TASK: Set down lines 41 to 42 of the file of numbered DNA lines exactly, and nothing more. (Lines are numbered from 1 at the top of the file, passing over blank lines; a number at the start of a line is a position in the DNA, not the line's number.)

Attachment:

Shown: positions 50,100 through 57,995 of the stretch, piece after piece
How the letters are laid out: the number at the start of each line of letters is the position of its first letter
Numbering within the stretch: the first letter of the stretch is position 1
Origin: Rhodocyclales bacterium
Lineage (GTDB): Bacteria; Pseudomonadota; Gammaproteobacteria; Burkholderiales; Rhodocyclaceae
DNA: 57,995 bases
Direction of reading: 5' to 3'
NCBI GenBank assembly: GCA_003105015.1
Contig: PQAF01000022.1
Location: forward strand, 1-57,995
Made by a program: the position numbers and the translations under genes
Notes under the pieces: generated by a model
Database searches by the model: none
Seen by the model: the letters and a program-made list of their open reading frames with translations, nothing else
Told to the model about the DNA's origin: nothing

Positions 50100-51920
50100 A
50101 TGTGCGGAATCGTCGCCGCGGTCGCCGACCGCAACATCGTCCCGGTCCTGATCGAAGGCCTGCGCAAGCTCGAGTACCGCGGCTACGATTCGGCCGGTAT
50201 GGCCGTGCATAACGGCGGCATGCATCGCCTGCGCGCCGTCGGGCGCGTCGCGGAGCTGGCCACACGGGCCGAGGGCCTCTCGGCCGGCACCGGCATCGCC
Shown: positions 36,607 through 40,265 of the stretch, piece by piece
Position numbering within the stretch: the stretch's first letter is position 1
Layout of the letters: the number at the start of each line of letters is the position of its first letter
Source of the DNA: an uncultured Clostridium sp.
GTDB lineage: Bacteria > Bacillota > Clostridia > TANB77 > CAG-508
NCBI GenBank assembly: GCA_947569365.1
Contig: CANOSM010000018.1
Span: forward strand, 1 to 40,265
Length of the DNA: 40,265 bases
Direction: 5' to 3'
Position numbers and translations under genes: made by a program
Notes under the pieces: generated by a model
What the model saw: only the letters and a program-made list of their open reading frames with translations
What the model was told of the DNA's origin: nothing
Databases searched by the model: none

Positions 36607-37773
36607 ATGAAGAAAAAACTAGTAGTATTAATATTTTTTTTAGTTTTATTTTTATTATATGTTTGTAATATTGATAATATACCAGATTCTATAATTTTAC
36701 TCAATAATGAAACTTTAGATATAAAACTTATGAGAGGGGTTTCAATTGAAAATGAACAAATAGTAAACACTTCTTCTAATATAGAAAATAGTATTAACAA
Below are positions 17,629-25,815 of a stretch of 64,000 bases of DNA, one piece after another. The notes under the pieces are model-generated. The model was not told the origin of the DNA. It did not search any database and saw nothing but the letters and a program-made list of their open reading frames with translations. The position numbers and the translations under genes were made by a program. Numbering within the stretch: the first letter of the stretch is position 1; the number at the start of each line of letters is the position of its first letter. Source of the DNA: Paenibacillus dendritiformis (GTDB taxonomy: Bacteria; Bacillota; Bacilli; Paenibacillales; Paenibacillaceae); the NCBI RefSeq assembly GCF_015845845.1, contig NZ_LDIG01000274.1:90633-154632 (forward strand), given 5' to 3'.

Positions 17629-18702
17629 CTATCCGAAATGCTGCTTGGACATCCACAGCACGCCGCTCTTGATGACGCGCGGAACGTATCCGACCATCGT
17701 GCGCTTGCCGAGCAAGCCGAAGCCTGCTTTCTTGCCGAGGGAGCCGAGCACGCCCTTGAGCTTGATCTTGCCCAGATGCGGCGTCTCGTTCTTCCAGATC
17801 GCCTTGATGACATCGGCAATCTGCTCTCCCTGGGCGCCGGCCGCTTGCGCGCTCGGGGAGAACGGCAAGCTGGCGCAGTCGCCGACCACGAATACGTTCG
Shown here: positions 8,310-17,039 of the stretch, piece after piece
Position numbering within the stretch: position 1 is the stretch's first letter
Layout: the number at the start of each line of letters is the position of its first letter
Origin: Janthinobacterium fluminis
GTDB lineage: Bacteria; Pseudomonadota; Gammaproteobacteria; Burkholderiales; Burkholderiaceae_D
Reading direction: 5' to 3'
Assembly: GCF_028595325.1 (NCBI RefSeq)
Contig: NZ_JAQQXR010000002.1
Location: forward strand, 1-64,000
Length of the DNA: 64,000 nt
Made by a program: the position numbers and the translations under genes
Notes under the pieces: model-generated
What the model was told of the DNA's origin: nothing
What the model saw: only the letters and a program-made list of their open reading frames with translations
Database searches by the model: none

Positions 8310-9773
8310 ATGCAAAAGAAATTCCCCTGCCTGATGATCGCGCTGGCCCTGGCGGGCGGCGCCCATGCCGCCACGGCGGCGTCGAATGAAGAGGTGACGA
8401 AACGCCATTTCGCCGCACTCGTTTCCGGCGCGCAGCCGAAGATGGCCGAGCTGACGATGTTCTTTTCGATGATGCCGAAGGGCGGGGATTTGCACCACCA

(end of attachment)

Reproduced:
17701 GCGCTTGCCGAGCAAGCCGAAGCCTGCTTTCTTGCCGAGGGAGCCGAGCACGCCCTTGAGCTTGATCTTGCCCAGATGCGGCGTCTCGTTCTTCCAGATC
17801 GCCTTGATGACATCGGCAATCTGCTCTCCCTGGGCGCCGGCCGCTTGCGCGCTCGGGGAGAACGGCAAGCTGGCGCAGTCGCCGACCACGAATACGTTCG